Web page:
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Gujar may refer to:

  • Gurjar or Gujjar, an ethnic group of people in India and Pakistan
  • Gojari language, or Gujjar, a language spoken by the gujjar people of India
  • Gujar, Nepal, a town in Nepal
  • Gujar Khan, nephew of Ataga Khan who fought against Akbar's army at the Battle of Tukaroi
  • Gujar Kurashvili (born 1951), Georgian general
  • Goçer-i/ Kochari, dance of the Azerbaijani Turkmen, Kurds, Armenian and Pontic Greek nomads
  • Prataprao Gujar, 17th century Indian military commander
  • Gujar, Iran (disambiguation)

Usage examples of "gujar".

There were five other ships in all, including the craft commanded by Gujar Sidoruk, and Niles Domingo, as commander of the relief force, wanted to make sure that when the combat zone was reached they would all continue to follow his orders.

There was a wedding to carry on with, however Maymyo and Gujar wanted to do it.

The checkout was really unnecessary, but Gujar at least was nervous enough to need something to do.

She looked at Gujar, who was leaning against the railing of the curving stair, gazing glumly into space.

Bulandshahr enjoyed an evil reputation in the Mutiny of 1857, when the Gujar peasantry plundered the towns.

There was no one else left of his own former company: Wilma was dead, her husband had gone away somewhere, Gujar and Polly quit.

Polly, from the medical people, from Iskander who came in often and from Gujar who came in once to visit him, Domingo learned, a little at a time, the details he was unable to remember of what had happened to him and the others who had been examining the wrecked berserker.

This time Wilma and Gujar, evidently feeling it was their duty to accept a proper share of the risks, both volunteered to come along.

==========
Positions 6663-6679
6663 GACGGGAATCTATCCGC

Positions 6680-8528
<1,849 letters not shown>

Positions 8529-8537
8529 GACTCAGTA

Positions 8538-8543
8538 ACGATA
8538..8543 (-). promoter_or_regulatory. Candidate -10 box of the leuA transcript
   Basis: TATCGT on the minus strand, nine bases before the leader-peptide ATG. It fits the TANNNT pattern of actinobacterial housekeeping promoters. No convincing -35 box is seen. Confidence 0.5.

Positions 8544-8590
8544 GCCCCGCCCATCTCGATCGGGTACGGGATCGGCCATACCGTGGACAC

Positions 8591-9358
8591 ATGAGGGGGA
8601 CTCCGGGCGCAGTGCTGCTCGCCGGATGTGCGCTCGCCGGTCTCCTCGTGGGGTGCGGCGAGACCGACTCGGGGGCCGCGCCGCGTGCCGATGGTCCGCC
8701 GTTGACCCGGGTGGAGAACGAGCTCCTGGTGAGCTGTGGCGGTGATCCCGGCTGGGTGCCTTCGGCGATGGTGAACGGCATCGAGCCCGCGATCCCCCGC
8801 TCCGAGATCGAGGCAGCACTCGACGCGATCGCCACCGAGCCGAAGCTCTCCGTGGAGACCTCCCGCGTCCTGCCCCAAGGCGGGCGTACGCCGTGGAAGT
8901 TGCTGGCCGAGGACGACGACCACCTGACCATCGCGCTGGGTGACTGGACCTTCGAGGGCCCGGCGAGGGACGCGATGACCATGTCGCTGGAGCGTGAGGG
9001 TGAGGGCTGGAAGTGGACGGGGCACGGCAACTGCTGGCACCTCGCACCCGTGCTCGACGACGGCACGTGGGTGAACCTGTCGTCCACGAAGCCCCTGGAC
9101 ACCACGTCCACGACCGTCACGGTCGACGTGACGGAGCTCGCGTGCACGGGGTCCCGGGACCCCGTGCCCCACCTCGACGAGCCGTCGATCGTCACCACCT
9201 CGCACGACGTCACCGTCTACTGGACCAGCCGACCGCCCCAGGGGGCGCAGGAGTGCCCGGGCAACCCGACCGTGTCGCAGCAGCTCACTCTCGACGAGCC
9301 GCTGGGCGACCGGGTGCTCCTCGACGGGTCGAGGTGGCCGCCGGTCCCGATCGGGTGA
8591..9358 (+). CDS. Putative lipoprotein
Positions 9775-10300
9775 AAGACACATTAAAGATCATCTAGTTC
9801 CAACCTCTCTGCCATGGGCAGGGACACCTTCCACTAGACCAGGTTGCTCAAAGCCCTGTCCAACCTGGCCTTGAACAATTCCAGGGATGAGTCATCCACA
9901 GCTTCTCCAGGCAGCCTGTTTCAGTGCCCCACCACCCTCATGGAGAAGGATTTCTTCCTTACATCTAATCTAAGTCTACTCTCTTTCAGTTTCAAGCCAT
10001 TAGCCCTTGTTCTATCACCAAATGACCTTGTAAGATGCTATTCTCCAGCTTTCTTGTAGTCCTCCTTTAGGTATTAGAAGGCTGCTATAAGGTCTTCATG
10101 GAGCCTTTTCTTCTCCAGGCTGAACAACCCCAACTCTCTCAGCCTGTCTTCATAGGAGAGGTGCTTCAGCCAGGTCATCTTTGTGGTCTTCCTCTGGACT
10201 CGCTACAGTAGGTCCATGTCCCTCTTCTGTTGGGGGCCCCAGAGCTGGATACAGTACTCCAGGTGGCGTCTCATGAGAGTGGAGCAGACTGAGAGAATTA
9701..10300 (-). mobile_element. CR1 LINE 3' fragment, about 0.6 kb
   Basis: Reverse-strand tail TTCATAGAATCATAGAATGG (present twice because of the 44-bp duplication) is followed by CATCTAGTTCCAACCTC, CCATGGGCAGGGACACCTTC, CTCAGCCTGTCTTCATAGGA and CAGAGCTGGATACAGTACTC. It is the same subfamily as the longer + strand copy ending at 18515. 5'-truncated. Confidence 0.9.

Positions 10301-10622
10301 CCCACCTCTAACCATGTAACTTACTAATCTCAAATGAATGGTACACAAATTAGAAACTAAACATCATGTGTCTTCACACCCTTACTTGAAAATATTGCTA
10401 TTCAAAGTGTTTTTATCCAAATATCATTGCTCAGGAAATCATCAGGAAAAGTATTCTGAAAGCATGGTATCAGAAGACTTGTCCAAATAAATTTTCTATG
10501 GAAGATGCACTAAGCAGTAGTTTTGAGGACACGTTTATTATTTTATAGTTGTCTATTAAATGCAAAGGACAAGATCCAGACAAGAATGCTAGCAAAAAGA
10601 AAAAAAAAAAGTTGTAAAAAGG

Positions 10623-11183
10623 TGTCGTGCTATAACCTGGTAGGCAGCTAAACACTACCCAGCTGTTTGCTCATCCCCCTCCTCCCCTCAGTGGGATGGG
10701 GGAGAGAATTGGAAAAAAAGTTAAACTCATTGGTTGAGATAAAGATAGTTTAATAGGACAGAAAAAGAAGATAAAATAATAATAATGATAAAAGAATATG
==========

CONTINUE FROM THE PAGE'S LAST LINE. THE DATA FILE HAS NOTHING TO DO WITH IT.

Wilma, trying to reach from inside to help, was drawn out with them, but either Gujar or Iskander lunged into the open airlock and got it closed again from the inside, just ahead of the reaching grapple of a machine.

Polly and Gujar were just people from his old crew, and naturally he wished both of them well.

No telling where Gujar and his ship were right now or where Gennadius was either, for that matter.

The decline of the Mogul empire gave free play to the turbulent spirit of the Jats and Gujars, many of whose chieftains succeeded in carving out petty principalities for themselves at the expense of their neighbours.

The Jats took the side of the government, while the Gujars and Mussulman Rajputs were most actively hostile.

While Hosein made out the flight plan and went through the formalities in the Control office, Gujar and I helped the old Sheikh up the duralumin ladder into the cabin of the Tramp, and saw his retinue install him comfortably on the divan bed.

I decided to take the Carrier as being bigger and more suitable than one of the little old Airtrucks, still doing yeoman service, and I warned Gujar Singh that I should want him to come with me on the flight, starting the day after tomorrow.